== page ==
February 4, 2021

Posted by orrinj at 5:42 PM

IT'S A 60-40 NATION:

David French on Christian nationalism and evangelicals' existential angst: The conservative writer said Christian believers need to be reminded of the toxic effects of fear (Yonat Shimron, 2/03/21, RNS)

Religion News Service caught up with French to ask his unblinking perspective on the dangers of Christian nationalism, so prominent in the Capitol attack, and how the nation might begin to heal. The Q&A was edited for length and clarity.

You're an evangelical Christian. When did you begin to depart from the mainstream in your perspective?

I haven't changed my perspective on things like being pro-life or believing in strong religious freedom protections. But I stopped being a Republican after (Donald) Trump's victory in the 2016 primary.

In 2007, much to my embarrassment today, I was speaking to a very conservative convention and someone asked why I was volunteering to go to Iraq and I said the two greatest threats to America were far-left radicals at home and jihadists abroad.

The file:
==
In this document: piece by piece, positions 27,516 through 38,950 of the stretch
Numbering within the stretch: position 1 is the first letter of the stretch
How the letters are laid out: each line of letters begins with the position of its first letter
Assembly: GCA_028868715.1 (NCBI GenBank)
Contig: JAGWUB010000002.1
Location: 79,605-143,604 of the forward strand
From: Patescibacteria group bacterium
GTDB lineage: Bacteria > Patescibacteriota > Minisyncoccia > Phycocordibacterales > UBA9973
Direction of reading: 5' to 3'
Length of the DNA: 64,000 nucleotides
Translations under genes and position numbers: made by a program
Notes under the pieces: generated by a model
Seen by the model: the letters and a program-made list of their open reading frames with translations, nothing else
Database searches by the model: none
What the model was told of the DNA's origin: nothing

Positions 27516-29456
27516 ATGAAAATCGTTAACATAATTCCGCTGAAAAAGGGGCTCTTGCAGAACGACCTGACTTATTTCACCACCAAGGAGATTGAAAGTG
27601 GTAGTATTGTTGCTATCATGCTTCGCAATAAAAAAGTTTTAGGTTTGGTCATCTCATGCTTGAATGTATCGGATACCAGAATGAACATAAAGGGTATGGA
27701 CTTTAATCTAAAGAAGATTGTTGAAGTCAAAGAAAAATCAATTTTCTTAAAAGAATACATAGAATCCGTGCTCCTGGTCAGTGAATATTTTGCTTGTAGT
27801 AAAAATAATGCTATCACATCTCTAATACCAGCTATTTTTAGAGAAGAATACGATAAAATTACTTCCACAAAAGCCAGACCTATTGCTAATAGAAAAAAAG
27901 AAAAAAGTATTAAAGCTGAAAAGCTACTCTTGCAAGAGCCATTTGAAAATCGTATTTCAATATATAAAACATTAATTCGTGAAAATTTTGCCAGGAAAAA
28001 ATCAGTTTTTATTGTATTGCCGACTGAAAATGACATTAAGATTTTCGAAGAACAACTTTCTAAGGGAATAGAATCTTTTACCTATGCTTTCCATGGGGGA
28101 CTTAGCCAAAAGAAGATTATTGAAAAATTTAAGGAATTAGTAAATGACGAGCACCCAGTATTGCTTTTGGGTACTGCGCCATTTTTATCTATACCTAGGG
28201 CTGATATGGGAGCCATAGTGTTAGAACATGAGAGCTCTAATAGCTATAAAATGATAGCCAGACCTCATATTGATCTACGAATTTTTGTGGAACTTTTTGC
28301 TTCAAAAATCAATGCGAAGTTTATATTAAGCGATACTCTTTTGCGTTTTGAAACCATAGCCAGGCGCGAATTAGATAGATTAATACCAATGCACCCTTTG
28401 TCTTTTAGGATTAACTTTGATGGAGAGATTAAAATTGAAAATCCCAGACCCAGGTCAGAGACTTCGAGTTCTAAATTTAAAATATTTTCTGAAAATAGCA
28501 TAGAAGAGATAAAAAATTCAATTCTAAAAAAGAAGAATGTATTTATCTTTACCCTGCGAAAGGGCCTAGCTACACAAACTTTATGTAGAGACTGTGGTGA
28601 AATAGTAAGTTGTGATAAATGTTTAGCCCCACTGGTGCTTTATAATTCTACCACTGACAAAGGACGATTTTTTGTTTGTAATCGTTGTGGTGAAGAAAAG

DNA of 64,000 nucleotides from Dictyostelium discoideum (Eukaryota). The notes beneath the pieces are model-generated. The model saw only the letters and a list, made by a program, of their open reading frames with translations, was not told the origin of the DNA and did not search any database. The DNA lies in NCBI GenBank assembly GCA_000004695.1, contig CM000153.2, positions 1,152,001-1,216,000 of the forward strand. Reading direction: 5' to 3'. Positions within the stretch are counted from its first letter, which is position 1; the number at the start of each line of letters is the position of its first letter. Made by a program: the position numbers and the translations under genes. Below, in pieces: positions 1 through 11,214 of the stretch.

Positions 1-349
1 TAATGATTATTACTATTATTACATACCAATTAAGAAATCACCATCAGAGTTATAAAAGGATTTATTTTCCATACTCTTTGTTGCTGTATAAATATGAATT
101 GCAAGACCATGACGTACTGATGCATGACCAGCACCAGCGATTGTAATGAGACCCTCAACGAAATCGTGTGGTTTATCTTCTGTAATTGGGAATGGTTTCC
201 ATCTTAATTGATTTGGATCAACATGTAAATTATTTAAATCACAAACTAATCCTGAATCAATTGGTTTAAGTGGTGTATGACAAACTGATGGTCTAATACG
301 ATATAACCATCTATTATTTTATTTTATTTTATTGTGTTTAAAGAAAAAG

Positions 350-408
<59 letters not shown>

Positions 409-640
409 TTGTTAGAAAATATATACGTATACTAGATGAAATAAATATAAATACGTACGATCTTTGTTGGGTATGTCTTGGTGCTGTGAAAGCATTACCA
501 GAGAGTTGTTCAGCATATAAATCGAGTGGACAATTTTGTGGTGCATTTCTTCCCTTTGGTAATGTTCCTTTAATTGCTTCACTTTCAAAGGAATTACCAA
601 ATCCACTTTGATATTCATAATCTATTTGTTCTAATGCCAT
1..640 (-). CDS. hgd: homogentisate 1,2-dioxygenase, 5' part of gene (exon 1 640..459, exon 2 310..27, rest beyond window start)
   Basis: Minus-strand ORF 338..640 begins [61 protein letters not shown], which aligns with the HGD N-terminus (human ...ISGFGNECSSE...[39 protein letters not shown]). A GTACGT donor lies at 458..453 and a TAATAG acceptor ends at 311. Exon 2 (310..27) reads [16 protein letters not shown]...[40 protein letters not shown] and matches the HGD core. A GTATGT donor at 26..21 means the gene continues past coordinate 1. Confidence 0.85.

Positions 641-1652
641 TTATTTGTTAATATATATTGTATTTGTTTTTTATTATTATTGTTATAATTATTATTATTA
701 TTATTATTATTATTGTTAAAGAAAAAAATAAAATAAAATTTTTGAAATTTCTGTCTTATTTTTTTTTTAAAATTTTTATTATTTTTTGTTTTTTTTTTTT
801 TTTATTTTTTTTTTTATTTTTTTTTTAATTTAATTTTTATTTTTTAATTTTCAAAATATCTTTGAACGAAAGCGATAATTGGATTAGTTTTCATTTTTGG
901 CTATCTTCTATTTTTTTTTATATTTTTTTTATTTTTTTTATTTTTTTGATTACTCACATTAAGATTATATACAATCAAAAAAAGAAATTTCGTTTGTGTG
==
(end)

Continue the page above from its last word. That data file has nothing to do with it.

Then I went to Iraq and I saw the difference between an opponent and an enemy. I had lived in deep blue places in Cambridge, Massachusetts, and in Ithaca, New York, with people on the far left of the political aisle, and I had a good life in both of those places. I could not have had a good life in Iraq under the control of the Islamic State. And I thought, "We are superheating our political rhetoric at home out of proportion to the stakes of our political controversies. And that's dangerous."

What do you see as the country's greatest threats today?

Today, the greatest threat we have is polarization itself --this commitment we have to view fellow citizens as enemies and the incredible animosity existing across American communities that would lead people to feel so desperate about the state of the Union they would literally storm the Capitol to stop the democratic process.